Believing that God has raised Him from the dead, are you willing to call upon Him and confess that He is the Lord? All who do so will one day be in paradise with Him and the crucified thief who was saved by believing in Him as the Christ, the Chosen One of God!

Rajesh

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Copyright © 2011-2017 by Rajesh Gandhi. All rights reserved.

6 responses to The Salvation of a Crucified Thief

  1. If I were unitarian and read this, I would think that you were saying Jesus Himself is not God, but that the Father dwelt in him. I only ask this because I was once oneness and the point needs some clarity.

    • I made two statements in this article that I intended to communicate plainly the deity of Jesus. I have highlighted the words and phrases below that I intended to do so:

      “Having heard plain testimony earlier to Jesus’ relationship to the Father, he thus did not just entrust Himself to Jesus as Lord in the sense that Jesus was God Himself; He also believed that Jesus was specially related to the Father.”

      “Because of his repentance toward God and faith in God and Jesus, the thief received divine assurance [from Jesus, which I intended to convey His deity] that his request had been heard and that he had been saved!”

      I do not see how these sentences and the ones below would communicate that I was saying that the Father dwelt in Jesus, especially because I explicitly say that there was a distinction between Jesus and the Father:

      “The thief heard Jesus pray, “Father, forgive them, for they know not what they do” (Luke 23:34). Hearing this, the thief received explicit testimony that distinguished Jesus from the Father and made known the Father-Son relationship between them.”

      I do not think of Jesus’ praying to the Father as teaching that Father was in Jesus, but that may be how the Unitarians explain away such passages?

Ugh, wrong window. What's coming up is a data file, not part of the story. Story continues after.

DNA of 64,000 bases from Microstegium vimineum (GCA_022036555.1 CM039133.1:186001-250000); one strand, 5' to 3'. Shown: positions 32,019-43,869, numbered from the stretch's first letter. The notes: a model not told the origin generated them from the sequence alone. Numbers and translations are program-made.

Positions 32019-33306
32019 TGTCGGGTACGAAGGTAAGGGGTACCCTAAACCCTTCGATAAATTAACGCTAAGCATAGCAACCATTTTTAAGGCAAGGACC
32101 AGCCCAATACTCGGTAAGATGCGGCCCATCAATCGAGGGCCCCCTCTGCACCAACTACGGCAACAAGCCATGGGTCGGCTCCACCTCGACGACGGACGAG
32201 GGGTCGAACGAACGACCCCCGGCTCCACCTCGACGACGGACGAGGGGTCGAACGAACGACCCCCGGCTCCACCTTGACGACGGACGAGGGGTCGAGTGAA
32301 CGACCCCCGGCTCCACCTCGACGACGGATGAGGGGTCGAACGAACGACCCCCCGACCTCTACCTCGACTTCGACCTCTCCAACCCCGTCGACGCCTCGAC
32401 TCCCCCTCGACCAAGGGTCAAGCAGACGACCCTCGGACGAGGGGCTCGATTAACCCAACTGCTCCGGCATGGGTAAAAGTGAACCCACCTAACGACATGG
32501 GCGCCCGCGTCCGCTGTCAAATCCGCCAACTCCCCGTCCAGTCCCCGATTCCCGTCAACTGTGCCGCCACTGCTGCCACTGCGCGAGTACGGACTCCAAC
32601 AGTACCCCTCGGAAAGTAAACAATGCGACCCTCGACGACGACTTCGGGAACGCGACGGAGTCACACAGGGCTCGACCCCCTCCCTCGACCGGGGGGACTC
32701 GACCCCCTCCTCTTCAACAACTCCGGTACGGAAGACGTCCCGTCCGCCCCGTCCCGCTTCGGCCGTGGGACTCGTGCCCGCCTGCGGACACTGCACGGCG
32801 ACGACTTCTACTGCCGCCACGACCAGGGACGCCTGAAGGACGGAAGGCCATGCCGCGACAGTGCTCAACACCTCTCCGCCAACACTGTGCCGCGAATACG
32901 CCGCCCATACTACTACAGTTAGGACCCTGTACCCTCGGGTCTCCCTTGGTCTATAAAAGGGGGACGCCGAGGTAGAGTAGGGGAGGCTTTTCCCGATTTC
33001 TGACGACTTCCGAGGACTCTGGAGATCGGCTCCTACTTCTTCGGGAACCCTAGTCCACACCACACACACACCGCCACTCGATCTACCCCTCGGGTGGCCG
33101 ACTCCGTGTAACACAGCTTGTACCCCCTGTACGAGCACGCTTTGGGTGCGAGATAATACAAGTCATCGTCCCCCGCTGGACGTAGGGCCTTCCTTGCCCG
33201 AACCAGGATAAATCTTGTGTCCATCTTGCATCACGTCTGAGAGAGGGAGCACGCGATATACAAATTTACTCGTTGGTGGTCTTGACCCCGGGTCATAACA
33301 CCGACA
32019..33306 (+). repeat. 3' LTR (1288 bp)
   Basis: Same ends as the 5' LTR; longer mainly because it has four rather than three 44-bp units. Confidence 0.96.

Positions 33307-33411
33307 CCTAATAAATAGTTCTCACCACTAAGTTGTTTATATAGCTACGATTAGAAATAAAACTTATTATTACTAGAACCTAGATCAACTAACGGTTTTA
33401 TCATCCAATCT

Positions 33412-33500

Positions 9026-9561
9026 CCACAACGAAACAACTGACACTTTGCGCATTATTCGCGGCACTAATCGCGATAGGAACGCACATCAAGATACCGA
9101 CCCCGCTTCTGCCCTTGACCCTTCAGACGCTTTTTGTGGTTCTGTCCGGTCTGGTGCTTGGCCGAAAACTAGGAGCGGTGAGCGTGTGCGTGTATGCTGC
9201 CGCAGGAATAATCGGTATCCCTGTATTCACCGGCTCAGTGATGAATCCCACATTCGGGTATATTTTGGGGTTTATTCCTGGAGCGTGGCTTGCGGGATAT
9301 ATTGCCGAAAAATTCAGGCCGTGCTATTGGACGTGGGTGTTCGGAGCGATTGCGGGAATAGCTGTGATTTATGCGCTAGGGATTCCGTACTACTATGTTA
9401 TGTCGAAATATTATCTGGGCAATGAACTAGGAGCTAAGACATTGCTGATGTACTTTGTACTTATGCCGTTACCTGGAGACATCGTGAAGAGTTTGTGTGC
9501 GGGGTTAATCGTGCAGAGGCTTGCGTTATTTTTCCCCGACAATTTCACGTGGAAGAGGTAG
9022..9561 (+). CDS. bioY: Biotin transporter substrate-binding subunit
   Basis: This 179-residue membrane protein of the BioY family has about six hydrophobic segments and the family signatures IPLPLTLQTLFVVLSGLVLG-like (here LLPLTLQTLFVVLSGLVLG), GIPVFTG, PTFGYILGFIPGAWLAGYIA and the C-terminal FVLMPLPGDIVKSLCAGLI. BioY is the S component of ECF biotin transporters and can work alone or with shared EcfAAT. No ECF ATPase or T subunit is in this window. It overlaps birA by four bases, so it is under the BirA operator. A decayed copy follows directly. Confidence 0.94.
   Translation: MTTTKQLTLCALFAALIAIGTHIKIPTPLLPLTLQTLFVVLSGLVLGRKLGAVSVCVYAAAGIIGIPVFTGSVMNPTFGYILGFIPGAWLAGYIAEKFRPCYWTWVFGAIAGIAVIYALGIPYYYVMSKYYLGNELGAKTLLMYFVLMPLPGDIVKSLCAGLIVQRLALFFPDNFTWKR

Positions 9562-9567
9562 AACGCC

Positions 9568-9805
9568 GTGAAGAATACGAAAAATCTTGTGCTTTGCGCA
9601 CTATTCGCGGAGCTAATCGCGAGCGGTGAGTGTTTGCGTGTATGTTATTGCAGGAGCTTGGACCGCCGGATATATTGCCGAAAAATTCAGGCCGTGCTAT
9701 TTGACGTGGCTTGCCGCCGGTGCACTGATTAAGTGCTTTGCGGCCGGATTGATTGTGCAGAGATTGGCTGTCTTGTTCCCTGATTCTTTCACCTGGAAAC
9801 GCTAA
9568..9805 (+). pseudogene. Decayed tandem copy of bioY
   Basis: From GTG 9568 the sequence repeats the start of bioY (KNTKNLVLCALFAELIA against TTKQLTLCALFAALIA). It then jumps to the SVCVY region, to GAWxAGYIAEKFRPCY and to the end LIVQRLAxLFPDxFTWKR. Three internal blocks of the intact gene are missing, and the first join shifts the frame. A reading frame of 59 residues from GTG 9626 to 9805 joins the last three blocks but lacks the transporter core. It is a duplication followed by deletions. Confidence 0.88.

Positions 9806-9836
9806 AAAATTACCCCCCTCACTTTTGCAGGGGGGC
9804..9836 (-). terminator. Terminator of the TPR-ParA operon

I also said these things to distinguish God and Jesus and to communicate at least implicitly the deity of both:

      “Saying these things, the thief justified God and Jesus.”
      “Because of his repentance toward God and faith in God and Jesus . . .”

      I’ll read it again and think more about changes to address your concern. One major concern that I have is to move people away from an excessive focus on the deity of Jesus that is not in the text and bring out that numerous key accounts actually stress His agency in the text itself as much as or more than His deity.

      Thanks for your interest and desire to help me be clear.

      • Here is what my brain did to the sentence. “He thus did not entrust himself to Jesus as Lord in the sence that Jesus was God himself. He also believed that Jesus was specially related to the Father.” Amazing what the loss of one word and a change of punctuation will do to a thought.

        • Until I got saved, I didn’t know what ; meant. No joke. Never had a use for it till I started studying God’s word.

        • This is sobering feedback to me that challenges me to work even harder at making my sentences as clear as possible. Thanks.

  2. I just misread the”thus” and the”just”. Little confusing to me at first, but you clarified it.